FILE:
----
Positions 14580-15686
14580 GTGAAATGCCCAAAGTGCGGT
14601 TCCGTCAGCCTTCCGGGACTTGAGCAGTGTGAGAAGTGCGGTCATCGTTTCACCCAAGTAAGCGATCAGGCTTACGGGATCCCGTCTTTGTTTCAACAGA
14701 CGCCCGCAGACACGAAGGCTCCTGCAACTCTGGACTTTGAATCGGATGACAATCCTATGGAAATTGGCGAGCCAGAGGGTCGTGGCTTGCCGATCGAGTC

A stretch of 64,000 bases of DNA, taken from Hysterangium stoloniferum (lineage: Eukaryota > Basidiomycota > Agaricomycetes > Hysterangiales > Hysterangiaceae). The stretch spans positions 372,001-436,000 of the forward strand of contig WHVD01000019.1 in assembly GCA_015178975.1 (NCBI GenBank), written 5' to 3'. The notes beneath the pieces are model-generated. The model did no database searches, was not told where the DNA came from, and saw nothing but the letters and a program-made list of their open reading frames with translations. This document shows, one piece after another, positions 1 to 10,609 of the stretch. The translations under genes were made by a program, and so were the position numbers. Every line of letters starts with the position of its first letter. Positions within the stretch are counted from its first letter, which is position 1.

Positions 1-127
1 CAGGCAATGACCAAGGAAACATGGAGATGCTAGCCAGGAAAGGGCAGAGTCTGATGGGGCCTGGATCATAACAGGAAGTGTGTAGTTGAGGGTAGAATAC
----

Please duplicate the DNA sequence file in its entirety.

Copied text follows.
Positions 14580-15686
14580 GTGAAATGCCCAAAGTGCGGT
14601 TCCGTCAGCCTTCCGGGACTTGAGCAGTGTGAGAAGTGCGGTCATCGTTTCACCCAAGTAAGCGATCAGGCTTACGGGATCCCGTCTTTGTTTCAACAGA
14701 CGCCCGCAGACACGAAGGCTCCTGCAACTCTGGACTTTGAATCGGATGACAATCCTATGGAAATTGGCGAGCCAGAGGGTCGTGGCTTGCCGATCGAGTC

A stretch of 64,000 bases of DNA, taken from Hysterangium stoloniferum (lineage: Eukaryota > Basidiomycota > Agaricomycetes > Hysterangiales > Hysterangiaceae). The stretch spans positions 372,001-436,000 of the forward strand of contig WHVD01000019.1 in assembly GCA_015178975.1 (NCBI GenBank), written 5' to 3'. The notes beneath the pieces are model-generated. The model did no database searches, was not told where the DNA came from, and saw nothing but the letters and a program-made list of their open reading frames with translations. This document shows, one piece after another, positions 1 to 10,609 of the stretch. The translations under genes were made by a program, and so were the position numbers. Every line of letters starts with the position of its first letter. Positions within the stretch are counted from its first letter, which is position 1.

Positions 1-127
1 CAGGCAATGACCAAGGAAACATGGAGATGCTAGCCAGGAAAGGGCAGAGTCTGATGGGGCCTGGATCATAACAGGAAGTGTGTAGTTGAGGGTAGAATAC